"DuRocher painstakingly describes the role of parents, teachers and community leaders in 'parental instruction, public schools, churches, and the expansion of consumerism in the South...'" History Wire"
"Hard-hitting.... Examining white Southerners' memoirs, advertisements for household products, school textbooks, parenting manuals, children's literature, toys and games, and dramatic productions, Raising Racists reveals the multiple interlocking and mutually reinforcing methods white Southerners used to perpetuate white supremacy in the post-Reconstruction South." Register of the Kentucky Historical Society"
"Much has been written about the battles and the privates and the generals who were committed to their cause, but many of us who look back after a century and a half do not comprehend the full effect of that bloody war on this new country, less than a century after it won independence from Great Britain." Roanoke Times"
"Thoroughly exposes a crippled southern society in the wake of the Civil War, still determined to preserve its racial and social control through new generations, and reveals the extent to which southerners manipulated their public and private institutions to that end." Southern Historian"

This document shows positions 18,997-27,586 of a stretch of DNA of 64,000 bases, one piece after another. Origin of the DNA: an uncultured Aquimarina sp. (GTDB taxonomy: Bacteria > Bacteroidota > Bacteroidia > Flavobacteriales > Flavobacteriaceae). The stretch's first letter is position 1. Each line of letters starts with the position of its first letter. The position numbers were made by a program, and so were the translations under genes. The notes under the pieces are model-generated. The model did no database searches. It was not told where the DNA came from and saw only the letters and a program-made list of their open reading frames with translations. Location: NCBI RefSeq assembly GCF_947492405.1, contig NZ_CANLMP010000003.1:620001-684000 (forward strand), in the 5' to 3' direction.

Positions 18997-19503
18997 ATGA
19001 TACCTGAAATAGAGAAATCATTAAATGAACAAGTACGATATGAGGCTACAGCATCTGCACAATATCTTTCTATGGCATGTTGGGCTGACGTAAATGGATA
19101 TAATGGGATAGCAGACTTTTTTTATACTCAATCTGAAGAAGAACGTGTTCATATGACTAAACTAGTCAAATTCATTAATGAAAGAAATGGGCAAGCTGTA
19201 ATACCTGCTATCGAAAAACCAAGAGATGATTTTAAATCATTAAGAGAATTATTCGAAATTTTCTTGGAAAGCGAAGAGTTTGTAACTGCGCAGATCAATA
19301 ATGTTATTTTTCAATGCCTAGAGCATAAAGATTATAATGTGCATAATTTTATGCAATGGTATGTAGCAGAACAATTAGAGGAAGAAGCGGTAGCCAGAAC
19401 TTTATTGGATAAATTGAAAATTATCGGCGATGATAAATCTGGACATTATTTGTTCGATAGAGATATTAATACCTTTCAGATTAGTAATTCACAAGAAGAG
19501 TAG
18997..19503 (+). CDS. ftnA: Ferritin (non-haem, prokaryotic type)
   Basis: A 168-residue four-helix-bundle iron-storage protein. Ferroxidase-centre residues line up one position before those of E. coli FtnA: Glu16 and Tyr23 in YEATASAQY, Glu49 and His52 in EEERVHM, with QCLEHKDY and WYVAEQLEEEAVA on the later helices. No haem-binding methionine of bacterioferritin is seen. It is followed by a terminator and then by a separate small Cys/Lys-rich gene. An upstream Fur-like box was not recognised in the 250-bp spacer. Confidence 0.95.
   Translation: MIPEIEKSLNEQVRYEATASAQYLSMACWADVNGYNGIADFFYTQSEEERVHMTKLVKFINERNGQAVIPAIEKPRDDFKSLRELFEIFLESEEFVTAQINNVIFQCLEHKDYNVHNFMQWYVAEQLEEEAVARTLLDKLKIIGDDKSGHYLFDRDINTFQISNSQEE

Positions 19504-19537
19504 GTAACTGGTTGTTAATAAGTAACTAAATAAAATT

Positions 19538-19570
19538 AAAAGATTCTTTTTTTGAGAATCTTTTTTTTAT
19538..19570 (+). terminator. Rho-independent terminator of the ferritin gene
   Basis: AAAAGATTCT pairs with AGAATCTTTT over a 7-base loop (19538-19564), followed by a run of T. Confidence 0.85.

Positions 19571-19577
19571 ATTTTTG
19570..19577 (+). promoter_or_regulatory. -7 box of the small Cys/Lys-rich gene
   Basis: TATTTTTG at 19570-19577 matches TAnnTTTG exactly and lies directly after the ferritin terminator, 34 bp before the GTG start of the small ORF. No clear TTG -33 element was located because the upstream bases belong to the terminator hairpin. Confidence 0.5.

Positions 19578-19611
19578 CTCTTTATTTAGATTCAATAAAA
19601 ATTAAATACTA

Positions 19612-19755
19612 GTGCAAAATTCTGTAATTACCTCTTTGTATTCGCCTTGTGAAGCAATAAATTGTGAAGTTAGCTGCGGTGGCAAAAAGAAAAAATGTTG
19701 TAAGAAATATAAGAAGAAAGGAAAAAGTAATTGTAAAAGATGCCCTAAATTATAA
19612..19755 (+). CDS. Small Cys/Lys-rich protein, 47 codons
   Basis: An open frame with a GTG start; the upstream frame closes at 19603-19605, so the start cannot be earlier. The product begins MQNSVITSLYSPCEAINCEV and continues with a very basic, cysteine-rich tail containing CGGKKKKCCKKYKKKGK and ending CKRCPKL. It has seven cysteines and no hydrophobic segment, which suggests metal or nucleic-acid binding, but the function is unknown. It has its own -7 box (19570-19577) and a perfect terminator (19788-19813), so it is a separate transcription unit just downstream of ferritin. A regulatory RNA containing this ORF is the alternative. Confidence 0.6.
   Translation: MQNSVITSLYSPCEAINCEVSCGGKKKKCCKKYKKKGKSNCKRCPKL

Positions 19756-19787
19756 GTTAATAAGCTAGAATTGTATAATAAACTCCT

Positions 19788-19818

"Contributes to our growing yet still limited understanding about the central roles that children and young people played in the construction and maintenance of oppressive sociopolitical systems and identities." American Historical Review"
"With an important set of questions to consider, extensive evidence to draw upon, and a large body of scholarship to engage, DuRocher's study promises a great deal. Her thoughtful analysis frequently offers valuable observations about children's experiences." Ohio Valley History"
"DuRocher...has successfully revised her dissertation into an important monograph that scholars interested in souther regional identity, children's history, and the making of white supremacist masculinites and femininities will find valuable." North Carolina Historical Review"
"DuRocher's work continues the recent laudable trend of taking age more seriously as a category of analysis, and her careful research provides a timely reminder that communities are defined by the education of their children." Journal of Southern History"
"In her book, Raising Racists: The Socialization of White Children in the Jim Crow South, DuRocher takes the reader on a journey into the shaping of the minds of white children into accepting white supremacy and public rituals of racial violence. Black Diaspora Review" Adeyemi Doss, Black Diaspora Review
" Raising Racists is a well-written, well-researched account of the ways white supremacists systematically indoctrinated children into a way of life that made rational the cruel, often lethal violence directed toward African Americans." Louisiana History